As we eagerly anticipate the premiere of Beautiful Dark this May, we warmly welcome you to meet the group of artists starring in the production. Last week you met Cambodian Dancer, Choreographer and Creator of Beautiful Dark Charya Burt. This week we introduce you to Niharika Mohanty–Indian Odissi master dancer, teacher and choreographer who performs in partnership with Charya.

Niharika is a master Odissi dancer-a lesser known style of Indian classical dance. Having primarily trained under the legendary Guru Kelucharan Mohapatra, prominent and well known disciple, Niharika also learned Odissi dance from other masters-Guru Murali Dhar Majii, Guru Pankaj Charan Das, Smt. Ananda Radha, and Dr. Menaka Thakkar in her early childhood when she first began dancing. Niharika holds an MA in Dance and has been granted several notable awards for her training, performance skills and choreography. She has been honored as a Mosaic Silicon Valley Fellow for her commitment to artistic excellence and preservation of her cultural history through the medium of dance.

As an Odissi dancer, Niharika has performed as a part of Guru Kelucharan Mohapatra’s company, ‘Srjan’, Menaka Thakkar Dance Company, and more recently with Guru Shradha, her institution’s company. She has also performed extensively as a soloist since she was very young, and continues to be invited to perform at festivals and programs both locally, throughout North America, and back home in India. Niharika relishes in cross-collaborative projects with other cultural arts outside of her own, allowing it to enrich her abilities as a dancer, deepen her appreciation for cultural preservation, and open her mind to artistic expansion for her future projects. Because Odissi is lesser known, Niharika also organizes tours, festivals and programs that garner exposure for the art form and continues on that work in Guru Shradha.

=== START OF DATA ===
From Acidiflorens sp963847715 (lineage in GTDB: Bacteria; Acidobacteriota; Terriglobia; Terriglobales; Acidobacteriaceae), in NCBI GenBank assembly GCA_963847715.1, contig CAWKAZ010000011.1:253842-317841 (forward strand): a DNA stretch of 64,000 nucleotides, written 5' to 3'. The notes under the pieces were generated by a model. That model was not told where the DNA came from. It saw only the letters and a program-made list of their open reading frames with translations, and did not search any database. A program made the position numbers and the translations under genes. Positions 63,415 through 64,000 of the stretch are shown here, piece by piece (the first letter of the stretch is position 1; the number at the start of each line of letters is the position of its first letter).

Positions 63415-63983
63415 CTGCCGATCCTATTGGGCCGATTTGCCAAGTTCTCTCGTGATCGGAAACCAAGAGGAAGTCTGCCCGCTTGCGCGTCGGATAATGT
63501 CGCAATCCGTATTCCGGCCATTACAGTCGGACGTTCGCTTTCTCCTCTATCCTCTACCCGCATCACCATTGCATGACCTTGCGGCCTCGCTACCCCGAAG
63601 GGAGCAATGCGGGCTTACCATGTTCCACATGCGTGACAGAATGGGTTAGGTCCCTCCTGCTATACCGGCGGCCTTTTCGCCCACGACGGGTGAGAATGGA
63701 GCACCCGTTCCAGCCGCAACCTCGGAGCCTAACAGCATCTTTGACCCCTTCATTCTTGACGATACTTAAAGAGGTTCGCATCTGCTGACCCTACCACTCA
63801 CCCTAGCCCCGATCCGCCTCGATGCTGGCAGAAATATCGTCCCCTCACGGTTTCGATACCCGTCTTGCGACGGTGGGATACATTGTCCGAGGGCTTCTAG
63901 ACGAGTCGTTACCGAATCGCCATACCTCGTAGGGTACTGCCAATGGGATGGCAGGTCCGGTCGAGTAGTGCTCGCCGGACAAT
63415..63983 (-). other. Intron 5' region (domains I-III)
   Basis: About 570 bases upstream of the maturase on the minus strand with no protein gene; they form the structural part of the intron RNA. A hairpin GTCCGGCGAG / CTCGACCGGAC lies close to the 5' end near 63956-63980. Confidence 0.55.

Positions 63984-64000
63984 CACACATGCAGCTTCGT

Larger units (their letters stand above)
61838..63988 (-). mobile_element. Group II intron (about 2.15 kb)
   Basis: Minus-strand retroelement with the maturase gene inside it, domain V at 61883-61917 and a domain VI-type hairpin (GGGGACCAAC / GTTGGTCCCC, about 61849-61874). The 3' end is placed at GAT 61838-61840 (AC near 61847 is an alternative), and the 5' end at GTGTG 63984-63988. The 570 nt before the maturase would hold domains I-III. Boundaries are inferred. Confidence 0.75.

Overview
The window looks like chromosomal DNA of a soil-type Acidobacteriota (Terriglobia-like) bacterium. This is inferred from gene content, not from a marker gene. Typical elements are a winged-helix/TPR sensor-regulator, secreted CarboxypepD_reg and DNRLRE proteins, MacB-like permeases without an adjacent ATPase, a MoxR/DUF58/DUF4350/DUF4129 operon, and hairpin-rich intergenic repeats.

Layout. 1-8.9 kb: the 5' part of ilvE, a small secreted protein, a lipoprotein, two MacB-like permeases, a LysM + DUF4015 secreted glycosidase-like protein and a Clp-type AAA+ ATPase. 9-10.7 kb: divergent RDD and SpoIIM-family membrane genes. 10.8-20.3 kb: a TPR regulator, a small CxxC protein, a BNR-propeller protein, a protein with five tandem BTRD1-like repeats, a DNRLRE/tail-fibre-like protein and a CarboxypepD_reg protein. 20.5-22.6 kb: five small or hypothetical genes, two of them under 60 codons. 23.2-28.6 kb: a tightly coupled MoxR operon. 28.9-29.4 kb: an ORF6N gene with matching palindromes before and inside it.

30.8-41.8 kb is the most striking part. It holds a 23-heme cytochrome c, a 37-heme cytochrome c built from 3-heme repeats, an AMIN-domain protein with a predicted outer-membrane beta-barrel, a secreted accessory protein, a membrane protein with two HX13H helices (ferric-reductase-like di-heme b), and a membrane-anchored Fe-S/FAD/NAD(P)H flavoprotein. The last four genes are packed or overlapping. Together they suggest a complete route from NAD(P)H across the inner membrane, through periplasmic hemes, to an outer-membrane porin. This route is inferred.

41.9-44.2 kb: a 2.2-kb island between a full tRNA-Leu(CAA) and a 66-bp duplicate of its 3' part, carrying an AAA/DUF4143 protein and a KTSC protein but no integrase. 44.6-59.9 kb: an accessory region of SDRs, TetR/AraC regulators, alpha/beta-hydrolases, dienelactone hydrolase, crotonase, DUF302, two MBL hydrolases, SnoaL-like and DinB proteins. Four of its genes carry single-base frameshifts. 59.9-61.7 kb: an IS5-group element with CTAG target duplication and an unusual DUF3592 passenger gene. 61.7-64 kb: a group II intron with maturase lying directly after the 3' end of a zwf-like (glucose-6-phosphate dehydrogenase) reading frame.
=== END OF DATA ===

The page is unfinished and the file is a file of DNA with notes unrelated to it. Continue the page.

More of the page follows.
Growing up Indian and spending time in India, Niharika would always get compared to her sister, who is more fair skinned than her. She observed that darker skin tones had negative connotations in her native language, while fairer complexions were praised. In an effort to more closely align with white beauty standards imposed on her from colorist indoctrination, Niharika would make her own face creams, like turmeric and orange peel-off masks, to lighten her skin as a young woman.

“Kali ladki,” translated as “dark girl,” would be a phrase she would hear often. In Hindi, kali ladki would be used as a remark of inferiority compared to girls and women with lighter skin tones–which, much like in Cambodian culture, are valued as beacons of beauty and success.

For Niharika, this was a stark dichotomy between the discrimination of darker skin tones, and the worship of a dark skinned goddess–by the literal name Kali–in Hindu culture. Kali is known for her role in the creation of all life and the universe itself, as the divine protector and the destroyer of evil–and still is one of the most worshipped goddesses in Hindu culture. Yet in India, women as individuals nowadays would be looked down upon if their complexion is considered dark.

As a dancer and choreographer in the upcoming performance Beautiful Dark, Niharika says, “Beautiful Dark has a deep relevance in today’s world. Being impacted by colorism has led me to want to spend time with people, to get to know their beauty beyond the surface.” (N. Mohanty, personal communication, March 21, 2024).

Niharika feels that “the darker color of skin is often looked down upon by society, which results in many mental health issues for those who are dark, and hence many turn to lightening products thinking that they make them beautiful, successful and confident and thus happy.” (N. Mohanty, personal communication, March 21, 2024).

By infusing the performance of Beautiful Dark with Indian Odissi dance, Niharika marries her culture with Charya’s Cambodian roots to weave the mirrored impacts of colorist beauty standards between their two cultures–to show that their unique struggles are, in fact, universal. Together as classical and cultural dancers, Charya Burt and Niharika Mohanty unify their commonalities in an effort to inform the future.